“What things are you proudest of in your life?”
This is the sort of question that warrants thought and consideration. You can easily sound too full of yourself or — the other side of the coin — so self-effacing that it’s no answer at all.
Pride after all, is one of the seven deadly sins of Christian teaching and the Bible reminds us that “Pride goeth before destruction, and a haughty spirit before a fall.” In fact, although justifiable pride isn’t a bad thing, when misplaced it has a very bad reputation. it equates with arrogance, vainglory and conceit in some quarters. It makes me wonder if this is a trick question!
I certainly don’t want to be accused of having a haughty spirit or of vainglory and conceit. I’ll try nonetheless to tackle this question honestly while seeking to avoid the pitfalls of hubris.
The easy answer to the question of “what am I proudest of” is to say our children. Tjiama, Joe, Tony. I couldn’t be more proud of them. Their decency. Their compassion. Their heart, and strength, and courage in a difficult world.
And I hope that Leija and I helped to give them a foundation on which they built their values, found their paths and shaped their futures. I am full of joy when I see the lives that they have created and I am indeed proud of them and to be their father.
And I am proud of the choices I made AS their father. The choice to be engaged. To listen. To be patient. To love unconditionally. The choice to be conscious of the example I set. I want to believe I was (am) a good father. However I KNOW that I tried. I made the effort. And that is something I am proud of and always will be.
I am proud too of the choices I made during one of the most challenging times in my life. My first wife Betsy died of cancer when we were both far too young. We were younger than any of my children are now. It’s funny to reflect now on what it was like to confront those challenges with so little life experience to draw upon for reference points or for strength. But, even with much more experience of the world, it would not have been any easier, I think.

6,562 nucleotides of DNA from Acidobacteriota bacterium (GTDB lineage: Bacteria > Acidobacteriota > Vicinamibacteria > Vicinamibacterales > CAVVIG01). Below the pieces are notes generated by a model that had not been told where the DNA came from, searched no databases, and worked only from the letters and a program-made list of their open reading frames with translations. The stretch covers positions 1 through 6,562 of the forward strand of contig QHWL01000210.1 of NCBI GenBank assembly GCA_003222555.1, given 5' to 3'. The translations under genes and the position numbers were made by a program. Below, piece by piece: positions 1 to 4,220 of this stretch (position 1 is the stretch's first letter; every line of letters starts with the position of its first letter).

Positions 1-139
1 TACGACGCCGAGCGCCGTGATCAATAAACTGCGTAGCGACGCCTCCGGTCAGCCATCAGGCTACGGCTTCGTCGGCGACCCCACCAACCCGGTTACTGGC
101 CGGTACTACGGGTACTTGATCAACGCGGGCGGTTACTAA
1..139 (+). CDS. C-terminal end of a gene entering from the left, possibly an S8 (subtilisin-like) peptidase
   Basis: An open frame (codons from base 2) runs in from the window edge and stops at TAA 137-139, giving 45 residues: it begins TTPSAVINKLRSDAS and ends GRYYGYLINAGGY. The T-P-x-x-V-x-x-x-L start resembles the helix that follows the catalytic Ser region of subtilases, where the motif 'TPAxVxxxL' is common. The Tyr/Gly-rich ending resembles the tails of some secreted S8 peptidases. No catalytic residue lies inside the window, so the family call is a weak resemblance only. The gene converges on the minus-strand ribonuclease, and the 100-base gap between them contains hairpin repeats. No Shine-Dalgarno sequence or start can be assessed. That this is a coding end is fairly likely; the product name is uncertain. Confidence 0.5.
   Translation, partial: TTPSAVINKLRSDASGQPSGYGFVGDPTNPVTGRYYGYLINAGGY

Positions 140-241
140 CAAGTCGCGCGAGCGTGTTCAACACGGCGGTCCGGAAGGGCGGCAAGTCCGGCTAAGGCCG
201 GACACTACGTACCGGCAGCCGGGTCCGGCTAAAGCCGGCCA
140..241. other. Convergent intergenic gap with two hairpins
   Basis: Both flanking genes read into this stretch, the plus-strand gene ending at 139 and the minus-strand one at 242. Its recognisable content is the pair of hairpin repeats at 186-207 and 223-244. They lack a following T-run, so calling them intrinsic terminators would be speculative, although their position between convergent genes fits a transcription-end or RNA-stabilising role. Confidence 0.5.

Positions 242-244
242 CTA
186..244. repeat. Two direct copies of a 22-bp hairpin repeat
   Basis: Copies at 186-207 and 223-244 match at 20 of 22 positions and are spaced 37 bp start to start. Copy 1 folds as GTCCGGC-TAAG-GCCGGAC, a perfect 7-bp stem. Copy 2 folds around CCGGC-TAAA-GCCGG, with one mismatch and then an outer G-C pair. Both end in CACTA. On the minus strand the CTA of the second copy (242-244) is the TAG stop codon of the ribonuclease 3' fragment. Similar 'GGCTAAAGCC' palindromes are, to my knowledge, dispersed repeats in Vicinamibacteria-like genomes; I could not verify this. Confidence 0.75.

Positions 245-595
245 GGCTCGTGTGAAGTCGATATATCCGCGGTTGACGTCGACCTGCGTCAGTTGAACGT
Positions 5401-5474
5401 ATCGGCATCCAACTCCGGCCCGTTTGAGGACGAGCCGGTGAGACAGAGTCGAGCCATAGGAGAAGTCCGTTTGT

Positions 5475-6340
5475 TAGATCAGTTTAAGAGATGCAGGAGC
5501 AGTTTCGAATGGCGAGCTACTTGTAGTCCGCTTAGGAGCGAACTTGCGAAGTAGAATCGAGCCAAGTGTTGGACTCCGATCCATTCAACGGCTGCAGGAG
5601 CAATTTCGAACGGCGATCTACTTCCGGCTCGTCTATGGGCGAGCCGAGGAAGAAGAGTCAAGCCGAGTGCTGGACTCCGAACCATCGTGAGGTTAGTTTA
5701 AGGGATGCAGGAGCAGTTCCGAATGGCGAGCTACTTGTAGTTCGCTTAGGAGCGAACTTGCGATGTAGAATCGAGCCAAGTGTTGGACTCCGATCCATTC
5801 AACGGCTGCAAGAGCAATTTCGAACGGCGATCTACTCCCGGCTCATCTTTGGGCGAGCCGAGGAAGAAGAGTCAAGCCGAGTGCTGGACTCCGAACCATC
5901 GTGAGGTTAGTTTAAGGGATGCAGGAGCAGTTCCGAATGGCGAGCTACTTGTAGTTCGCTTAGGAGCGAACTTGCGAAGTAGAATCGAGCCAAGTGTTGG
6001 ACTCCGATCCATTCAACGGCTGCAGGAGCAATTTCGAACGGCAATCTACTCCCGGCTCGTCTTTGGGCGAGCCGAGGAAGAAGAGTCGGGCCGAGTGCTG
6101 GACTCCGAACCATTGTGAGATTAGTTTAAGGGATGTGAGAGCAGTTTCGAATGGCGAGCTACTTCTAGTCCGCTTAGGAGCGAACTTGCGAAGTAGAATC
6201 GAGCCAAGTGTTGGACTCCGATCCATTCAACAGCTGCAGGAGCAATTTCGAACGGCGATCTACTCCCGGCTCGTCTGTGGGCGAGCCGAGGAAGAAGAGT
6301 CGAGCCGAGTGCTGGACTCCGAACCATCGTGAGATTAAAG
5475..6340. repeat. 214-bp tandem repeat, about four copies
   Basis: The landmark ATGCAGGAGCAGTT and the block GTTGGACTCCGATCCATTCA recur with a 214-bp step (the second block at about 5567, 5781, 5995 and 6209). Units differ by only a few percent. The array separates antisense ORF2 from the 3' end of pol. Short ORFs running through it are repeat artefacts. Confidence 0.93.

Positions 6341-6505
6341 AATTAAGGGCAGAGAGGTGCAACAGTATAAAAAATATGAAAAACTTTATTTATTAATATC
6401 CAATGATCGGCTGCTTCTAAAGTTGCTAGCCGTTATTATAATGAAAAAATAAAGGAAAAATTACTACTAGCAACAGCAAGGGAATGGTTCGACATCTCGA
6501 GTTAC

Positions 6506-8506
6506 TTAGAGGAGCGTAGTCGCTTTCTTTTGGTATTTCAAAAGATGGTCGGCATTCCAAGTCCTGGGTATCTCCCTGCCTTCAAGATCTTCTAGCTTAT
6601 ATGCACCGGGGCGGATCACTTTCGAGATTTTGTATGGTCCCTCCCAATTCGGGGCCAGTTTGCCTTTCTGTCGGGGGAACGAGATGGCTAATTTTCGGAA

We managed those days with dignity and, I believe, grace. And I’m proud of that. I’m proud that we continued to embrace life while also being able to talk to each other honestly about death. I’m proud that we faced the challenges with courage and with honesty. And I’m proud that we knew what mattered in our lives and that I chose to be “present” in every way. The lessons I learned over those years have kept me grounded ever since and they remind me, even now, to value the things that truly matter in life — family most of all.
What else gives me pride? I know it will sound corny but I’m proud of a lifetime of service. I didn’t set out to “serve” when I joined the diplomatic corps in 1981. I really had no clue what it was all about but I needed a job, they offered me one, and it all sounded pretty cool.
I learned quickly, however, that it was about service…service to our nation …and service in support of values that I believe in. And that idea of “service” came to matter more and more and it became a force that changed my perspective on how I could…how I should … engage the world. I’m proud that I have been able to serve—and that I still do—in pursuit of the values in which I believe.
I’m proud as well that, when called upon to lead, I took it seriously and gave to those who served with me my best efforts and support. And I’m so very proud that, with their support, we lost no one in our “family” despite the growing risks of representing our nation in a dangerous world.
Finally, I will be deeply proud if how I have chosen to relate to the world and to those I have met along the way, is an example that resonates with my children and grandchildren. If that is part of what I leave them, I’ll be content.
But, no matter what, I’m proud to have served and to have cared and to have at least tried to make a difference in the world.
I never expected it to matter to me so much. But it does.